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Government, Politics & Issues

Missouri Senate Advances Special Session Proposals, Including Eliminating Residency For St. Louis Police

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Tim Bommel
/
House Communications
State Reps. LaKeySha Bosley, D-St. Louis, and Ron Hicks, R-Dardenne Prairie, talk on the House floor as lawmakers worked on crime bills during the special legislative session.

Updated Sept. 1 with bills moving to a Senate vote

A Missouri Senate committee has advanced the tough-on-crime legislation lawmakers have been working on throughout the special legislative session.

The measures were sent over from the House last week and moved through the Judiciary Committee on Tuesday.

Those measures include the creation of a witness protection fund and the elimination of residency requirements for St. Louis police.

Senators did make one change. The House eliminated a provision in a bill that would make it legal to give minors guns without parental permission. The Senate reinstated language to make it a misdemeanor.

The bills will head to the floor for a vote on Wednesday.

Our original story from Aug. 26

The Missouri House on Tuesday passed five of six crime bills for the special legislative session called by Gov. Mike Parson in July.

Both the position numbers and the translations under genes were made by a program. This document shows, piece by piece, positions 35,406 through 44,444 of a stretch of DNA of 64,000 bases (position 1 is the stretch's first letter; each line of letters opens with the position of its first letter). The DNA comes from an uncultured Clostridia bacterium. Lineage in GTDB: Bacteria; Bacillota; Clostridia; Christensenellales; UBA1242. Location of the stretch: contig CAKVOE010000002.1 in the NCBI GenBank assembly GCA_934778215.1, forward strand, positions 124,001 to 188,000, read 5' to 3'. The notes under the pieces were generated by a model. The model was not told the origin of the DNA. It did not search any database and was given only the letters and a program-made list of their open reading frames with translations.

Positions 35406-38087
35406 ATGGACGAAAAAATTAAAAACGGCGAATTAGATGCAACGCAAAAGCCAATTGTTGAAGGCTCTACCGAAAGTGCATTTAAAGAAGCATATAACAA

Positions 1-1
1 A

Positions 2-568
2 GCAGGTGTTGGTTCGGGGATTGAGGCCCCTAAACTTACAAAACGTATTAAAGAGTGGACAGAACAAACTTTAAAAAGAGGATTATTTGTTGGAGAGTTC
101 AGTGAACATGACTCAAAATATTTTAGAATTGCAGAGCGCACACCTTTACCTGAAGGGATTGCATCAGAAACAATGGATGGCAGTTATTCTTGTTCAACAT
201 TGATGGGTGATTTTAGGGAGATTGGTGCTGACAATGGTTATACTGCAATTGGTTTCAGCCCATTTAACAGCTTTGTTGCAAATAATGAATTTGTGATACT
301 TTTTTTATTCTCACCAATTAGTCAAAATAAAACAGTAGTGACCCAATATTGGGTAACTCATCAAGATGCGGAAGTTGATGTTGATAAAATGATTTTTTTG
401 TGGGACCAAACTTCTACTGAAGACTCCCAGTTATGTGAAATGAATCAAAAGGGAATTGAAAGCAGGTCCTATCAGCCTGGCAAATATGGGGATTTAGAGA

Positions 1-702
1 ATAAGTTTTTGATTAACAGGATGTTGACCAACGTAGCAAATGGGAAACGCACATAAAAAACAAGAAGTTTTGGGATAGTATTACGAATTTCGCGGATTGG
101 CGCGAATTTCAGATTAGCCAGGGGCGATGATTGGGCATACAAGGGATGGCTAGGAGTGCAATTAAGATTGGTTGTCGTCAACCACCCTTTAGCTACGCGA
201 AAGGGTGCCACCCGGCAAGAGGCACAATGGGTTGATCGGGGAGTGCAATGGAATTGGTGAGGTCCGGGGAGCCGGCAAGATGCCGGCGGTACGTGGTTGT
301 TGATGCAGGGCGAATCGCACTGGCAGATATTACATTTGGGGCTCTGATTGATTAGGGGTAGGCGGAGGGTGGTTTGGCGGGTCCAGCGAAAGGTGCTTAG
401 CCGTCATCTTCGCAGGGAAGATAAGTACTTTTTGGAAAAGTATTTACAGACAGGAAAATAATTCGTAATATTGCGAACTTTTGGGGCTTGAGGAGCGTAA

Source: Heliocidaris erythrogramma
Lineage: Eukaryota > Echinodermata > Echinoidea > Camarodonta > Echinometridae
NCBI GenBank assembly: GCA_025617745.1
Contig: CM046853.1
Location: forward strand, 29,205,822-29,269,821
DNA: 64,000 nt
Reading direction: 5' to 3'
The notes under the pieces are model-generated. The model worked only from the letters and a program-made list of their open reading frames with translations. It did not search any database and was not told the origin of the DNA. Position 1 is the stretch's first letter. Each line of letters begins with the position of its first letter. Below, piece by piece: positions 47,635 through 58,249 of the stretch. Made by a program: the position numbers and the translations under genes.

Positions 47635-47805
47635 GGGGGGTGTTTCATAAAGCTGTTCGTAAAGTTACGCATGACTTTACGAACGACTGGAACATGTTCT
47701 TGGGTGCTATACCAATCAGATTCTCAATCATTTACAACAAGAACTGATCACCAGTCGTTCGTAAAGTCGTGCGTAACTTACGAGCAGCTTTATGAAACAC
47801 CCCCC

The proposals that made it across the finish line include:

One proposal from Parson never made it to a vote — adding more crimes for which juveniles can be tried as adults. Another — allowing the attorney general’s office to prosecute certain murder cases in St. Louis — wasn’t considered.

All of the other measures passed with bipartisan support, but there were several Democrats who expressed opposition to many of them.

One in particular was the bill to eliminate residency requirements for St. Louis police officers. It was introduced by Rep. Ron Hicks, R-Dardenne Prairie, who has been working on the legislation for years. Though it seemed likely to pass during the 2020 regular session, its progress was halted by the coronavirus. St. Louis Mayor Lyda Krewson and St. Louis Police Chief John Hayden testified in support of the measure, saying the residency requirement hurts recruiting efforts for the city.